I was too sore and busy to go to the track the next day, but I went the day after that, which coincidentally happened to be the Mr. BadChoiceTrack’s practice day. I ran a little further, waiting for the supposed runner’s high, but only got winded and nauseous again, thought about quitting maybe a hundred times, then walked over to the bleachers to tie my shoes and pull myself together. As I did this, Mr. BadChoiceTrack came over to talk to me, let me know that he didn’t recall seeing me at the track before, but hoped to see me more often. I was hooked. Both on him and, because it facilitated seeing him, on running. He didn’t last but running did and I began to actually look forward to it. Running became my first non-food form of stress release, a strategy that I realize is incredibly important as both someone with PCOS and a nurse who works with PCOS patients. I started to plan meals around when I was running. It was difficult to run on a full stomach, and I didn’t want to eat right after running, so my eating habits improved organically as my exercise increased.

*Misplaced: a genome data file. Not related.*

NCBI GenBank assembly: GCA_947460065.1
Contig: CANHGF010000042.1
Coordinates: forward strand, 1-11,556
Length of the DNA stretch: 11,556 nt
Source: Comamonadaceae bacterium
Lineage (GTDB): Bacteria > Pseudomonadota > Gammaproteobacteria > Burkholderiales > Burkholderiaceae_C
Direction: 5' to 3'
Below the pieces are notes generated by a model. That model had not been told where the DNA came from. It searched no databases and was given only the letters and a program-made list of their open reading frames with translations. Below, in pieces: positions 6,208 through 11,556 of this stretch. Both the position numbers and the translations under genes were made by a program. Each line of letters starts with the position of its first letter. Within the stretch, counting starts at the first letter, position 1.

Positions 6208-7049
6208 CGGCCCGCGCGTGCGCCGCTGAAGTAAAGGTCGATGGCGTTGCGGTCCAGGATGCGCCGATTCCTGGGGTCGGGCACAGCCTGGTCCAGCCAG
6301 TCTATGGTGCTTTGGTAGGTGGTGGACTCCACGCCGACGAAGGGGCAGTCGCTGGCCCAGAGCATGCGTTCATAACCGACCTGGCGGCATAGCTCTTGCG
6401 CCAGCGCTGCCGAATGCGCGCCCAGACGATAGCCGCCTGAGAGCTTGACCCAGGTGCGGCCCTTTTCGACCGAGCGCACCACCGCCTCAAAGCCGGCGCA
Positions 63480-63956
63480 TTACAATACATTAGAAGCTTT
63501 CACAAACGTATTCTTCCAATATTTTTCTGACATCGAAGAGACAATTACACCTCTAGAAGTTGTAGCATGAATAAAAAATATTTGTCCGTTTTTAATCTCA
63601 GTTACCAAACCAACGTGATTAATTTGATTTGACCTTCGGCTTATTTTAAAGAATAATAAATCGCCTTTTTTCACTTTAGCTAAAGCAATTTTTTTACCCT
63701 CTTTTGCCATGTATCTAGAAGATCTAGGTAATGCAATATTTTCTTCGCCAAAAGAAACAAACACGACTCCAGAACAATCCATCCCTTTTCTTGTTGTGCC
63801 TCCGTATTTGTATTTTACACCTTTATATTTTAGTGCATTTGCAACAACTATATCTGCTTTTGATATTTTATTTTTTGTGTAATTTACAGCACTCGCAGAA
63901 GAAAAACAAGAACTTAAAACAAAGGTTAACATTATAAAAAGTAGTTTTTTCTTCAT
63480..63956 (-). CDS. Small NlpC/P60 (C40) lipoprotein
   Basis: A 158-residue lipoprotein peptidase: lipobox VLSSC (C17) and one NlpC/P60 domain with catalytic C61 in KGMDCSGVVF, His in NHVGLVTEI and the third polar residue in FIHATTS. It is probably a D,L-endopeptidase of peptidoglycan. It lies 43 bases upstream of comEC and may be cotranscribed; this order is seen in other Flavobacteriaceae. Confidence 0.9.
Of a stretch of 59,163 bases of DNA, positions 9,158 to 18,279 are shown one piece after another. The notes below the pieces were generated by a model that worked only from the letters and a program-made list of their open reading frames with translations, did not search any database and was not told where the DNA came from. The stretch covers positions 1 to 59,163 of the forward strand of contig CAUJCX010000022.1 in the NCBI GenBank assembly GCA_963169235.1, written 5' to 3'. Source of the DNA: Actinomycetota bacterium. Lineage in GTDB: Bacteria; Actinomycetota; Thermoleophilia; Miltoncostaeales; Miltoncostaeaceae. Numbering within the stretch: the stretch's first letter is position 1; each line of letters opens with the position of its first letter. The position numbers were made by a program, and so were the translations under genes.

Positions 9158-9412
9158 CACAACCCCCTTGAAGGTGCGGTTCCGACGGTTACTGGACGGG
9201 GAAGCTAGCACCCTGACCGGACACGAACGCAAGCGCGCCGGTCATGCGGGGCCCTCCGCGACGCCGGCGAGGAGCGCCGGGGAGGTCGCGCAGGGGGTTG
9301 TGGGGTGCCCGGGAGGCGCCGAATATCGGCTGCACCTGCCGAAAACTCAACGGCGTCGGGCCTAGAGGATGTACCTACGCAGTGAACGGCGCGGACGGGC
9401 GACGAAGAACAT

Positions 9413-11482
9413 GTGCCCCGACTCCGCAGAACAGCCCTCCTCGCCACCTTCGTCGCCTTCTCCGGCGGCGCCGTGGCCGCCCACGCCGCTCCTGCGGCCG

Over time, I was feeling better physically, but the emotional component of PCOS, for me, was a far more difficult hurdle to overcome. What I wish I knew was that certain mechanisms associated with the disease, favor gaining and holding onto excess weight. Your hunger and satiety hormones are skewed, due to something called central insulin resistance, so you always feel hungry and never feel satisfied. It was a relief to me to know that the feeling that I described before is real, not imagined, and those who don’t have PCOS don’t understand how you can eat a full meal, then head to the pantry right after that for a snack. Also, with PCOS there is an excess accumulation of insulin, a hormone whose job is to store fat, particularly abdominal fat, so every time you try to lose weight, your body tenaciously clings on to it, a terrible see-saw that often results in weight gain. Note that none of this has anything to do with any level of self-control or self-will.